Cold Start: Ad Copywriters Pick Some Weird Shit To Talk About Sometimes

Cs Sunbeam

So, look at this page from a 1950s Sunbeam-Talbot brochure. It’s lovely, right? Look how shiny that sleek car is, it looks like it’s been coated in Astroglide and dreams. They’re gliding by what looks to be the paddocks of some race, the whole thing is handled with a painterly masterfulness, and the ad copy is talking about the fact that the radio fits in a hole in the dash and that the windshield is pretty wide. What?

It’s the radio one that really gets me:

“The high-efficiency H.M.V. radio is designed to fit into the recess in the centre of the fascia panel…”

Who is this impressing? What potential Sunbeam-Talbot buyer is on the fence until they read that and thought “oh good, I like how they carefully engineered a thing on the car to fit into a hole on the other part of the car! That’s really clever, letting it fit where it’s supposed to go, instead of it, you know, not fitting or falling out! Sunbeam-Talbot for me!”

Damn.

Share on facebook
Facebook
Share on whatsapp
WhatsApp
Share on twitter
Twitter
Share on linkedin
LinkedIn
Share on reddit
Reddit

37 Responses

  1. I am amused that the artist managed to get the proportions of the car so, erm, aspirationally wrong while at the same time getting the Talbot Lago racing cars in the background near perfect.

    1. I’ve seen several Sunbeams and they are tiny cars. Maybe people were just a lot smaller then. This artist’s rendition makes this car look HUGE. Those fender lines make it look like it’s 20 feet long. The man would be the same length as just the hood if stretched out on it.

      I guess they missed out on false advertising laws back then.

  2. Screw all that noise, I want to know what the hell is going on with that three-position “all weather hood”

    As an aside, should you be claiming that other people pick weird shit to talk about? Or is this one of those “its ok if I say it” things?

        1. My understanding is that it was intended for use only at low speeds. Even leaving aside the structural issues, I don’t imagine it would have made for a pleasant ride at speeds high enough for air movement to be a concern.

      1. I’m with Mr.Asa here: that’s cool-but I’ve got some serious trepidation going on about functionality.

        Somewhere, in a dusty attic, is a letter saying something like, “Oh, Constance, I so wish you had been here last week! Whitworth took Daddy’s new convertible around the Lake Drive with the top in the Chauffeur Position ( you KNOW he was trying to impress Eunice! ) going far too swiftly, when a gust from a squall simply RIPPED the top right off and deposited it IN the lake!….”

  3. I remember the episode of Mad Men when the team is trying to come up with a new pitch for Lucky Strike cigarettes. The head of Lucky Strike recites the process of how they prepare their tobacco, when he mentions they toast the leaves.
    Don Draper then remarks “It’s Toasted” which then becomes the new slogan.
    Advertising doesn’t have to make sense, it just needs something that appeals to the consumer. The person this car was aimed at (probably a candidate for Upper Class Twit of the Year) would have likely been impressed that (a) a sports car actually had a radio and (b) that it was neatly fitted into the dash and not just somehow hung on with some old coat hangers.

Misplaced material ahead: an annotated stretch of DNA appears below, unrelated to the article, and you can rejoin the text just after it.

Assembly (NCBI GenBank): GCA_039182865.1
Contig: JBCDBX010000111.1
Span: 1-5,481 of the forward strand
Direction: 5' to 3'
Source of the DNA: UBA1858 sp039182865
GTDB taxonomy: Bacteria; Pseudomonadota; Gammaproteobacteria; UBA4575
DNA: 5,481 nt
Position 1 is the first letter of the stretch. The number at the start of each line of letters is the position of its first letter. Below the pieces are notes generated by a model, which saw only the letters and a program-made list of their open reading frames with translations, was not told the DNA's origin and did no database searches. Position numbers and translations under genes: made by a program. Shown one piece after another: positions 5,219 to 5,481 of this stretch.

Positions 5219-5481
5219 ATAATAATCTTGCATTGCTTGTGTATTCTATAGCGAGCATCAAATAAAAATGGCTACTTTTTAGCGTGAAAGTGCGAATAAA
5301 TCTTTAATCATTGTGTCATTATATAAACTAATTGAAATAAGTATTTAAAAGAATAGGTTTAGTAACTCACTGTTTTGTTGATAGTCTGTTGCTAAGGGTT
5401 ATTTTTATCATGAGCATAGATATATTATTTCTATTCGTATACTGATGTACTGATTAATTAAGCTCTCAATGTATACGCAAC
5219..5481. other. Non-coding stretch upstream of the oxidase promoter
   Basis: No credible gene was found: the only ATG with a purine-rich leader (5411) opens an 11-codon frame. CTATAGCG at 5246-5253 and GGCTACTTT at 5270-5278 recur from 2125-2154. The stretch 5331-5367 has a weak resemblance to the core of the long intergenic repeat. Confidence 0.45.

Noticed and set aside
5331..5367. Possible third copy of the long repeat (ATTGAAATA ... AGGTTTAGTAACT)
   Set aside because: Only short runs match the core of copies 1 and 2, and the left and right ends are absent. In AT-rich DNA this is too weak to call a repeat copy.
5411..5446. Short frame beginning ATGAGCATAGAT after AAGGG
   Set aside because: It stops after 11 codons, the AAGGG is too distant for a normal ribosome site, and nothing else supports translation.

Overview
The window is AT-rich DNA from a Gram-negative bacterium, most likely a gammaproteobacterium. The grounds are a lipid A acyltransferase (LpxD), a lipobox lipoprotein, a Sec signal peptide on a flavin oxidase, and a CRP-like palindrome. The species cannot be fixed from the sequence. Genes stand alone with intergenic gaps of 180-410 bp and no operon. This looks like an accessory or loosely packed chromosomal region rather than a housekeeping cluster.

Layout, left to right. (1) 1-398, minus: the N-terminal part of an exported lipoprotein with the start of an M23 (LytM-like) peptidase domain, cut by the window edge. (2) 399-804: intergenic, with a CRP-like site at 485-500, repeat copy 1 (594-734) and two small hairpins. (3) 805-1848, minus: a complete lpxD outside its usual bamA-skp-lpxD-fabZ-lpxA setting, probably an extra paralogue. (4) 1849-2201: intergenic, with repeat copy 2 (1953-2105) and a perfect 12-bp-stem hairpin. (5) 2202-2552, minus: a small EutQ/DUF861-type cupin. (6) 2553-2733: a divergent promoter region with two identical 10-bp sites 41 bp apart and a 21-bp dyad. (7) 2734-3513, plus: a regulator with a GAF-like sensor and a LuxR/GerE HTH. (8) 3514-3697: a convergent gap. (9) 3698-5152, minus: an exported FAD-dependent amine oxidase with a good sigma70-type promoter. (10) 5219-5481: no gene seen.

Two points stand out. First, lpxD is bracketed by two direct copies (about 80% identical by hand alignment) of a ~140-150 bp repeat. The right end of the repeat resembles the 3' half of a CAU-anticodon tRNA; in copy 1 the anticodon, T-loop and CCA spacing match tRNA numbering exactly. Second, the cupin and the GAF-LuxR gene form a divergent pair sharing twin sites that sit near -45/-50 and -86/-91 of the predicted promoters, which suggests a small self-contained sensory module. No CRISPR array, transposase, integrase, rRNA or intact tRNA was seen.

1. Exactly this – British cars in the 50s (and well into the 60s) didn’t have slots for radios, so you’d have to fit one in the glovebox, so only the passenger could adjust it, buy an aftermarket console which wouldn’t fit properly and where you’d be fumbling around your ankles to tune the radio, or get your local engineering factor to create a bracket out of Meccano and hairy string under the dash so you skinned your knuckles on the radio every time you changed gear. So this (in relative terms) was a Big Thing.

      1. I spent my childhood in a MG 1100 sedan and it had a big Sony radio that was really a portable radio and a big steel box that it fit into that was bolted onto the underneath of the dashboard by the nice people at Kjell Qvale‘s MG store in San Francisco.
        As for heaters, I remember several cars and pickups that had little add on heaters and a Corvair with no heater at all.

        1. All Corvairs had heaters. Some of the very early ones had gas heaters that actually burned fuel to make heat. They worked wonderfully but killed mileage. The later Corvairs circulated the air past the exhaust headers. They did not work as well and often pumped oil and exhaust fumes into the passenger cabin. Many people avoided using the Corvair heaters, but they all had them.

      2. Not to mention that radios were huge before the transistor came along in 1959. It could be that the HMV unit that fit in the dash was a control set only, wired back to wherever they stashed the radio chassis.

        Even transistorized radios were very large before the DIN standard became commonplace. I’ve seen PCs that are smaller than those 1970s Delcos.

    2. Wasn’t Lucky Strike the ‘So round, so firm, so fully packed’ cigarette?
      I first heard that around the time I was moving from fart jokes to appreciating the female form, and it seemed -at the time-to be ‘a bit Esquimaux’ as great aunt Esmeralda liked to say

  4. When I was younger and still trying to figure out what to do with my life [who am I kidding; still actively confused], my Dad recommended becoming a copywriter because he said it pays well.

    I’ve not forgiven him for trying to commit me to a life of such existential agony and misgiving…

  5. It is funny, but I’ve also seen ’40s and ’50s car radios that took up more than a square foot of dash real-estate, so maybe somebody cared? Probably more important in a tiny roadster too.

Leave a Reply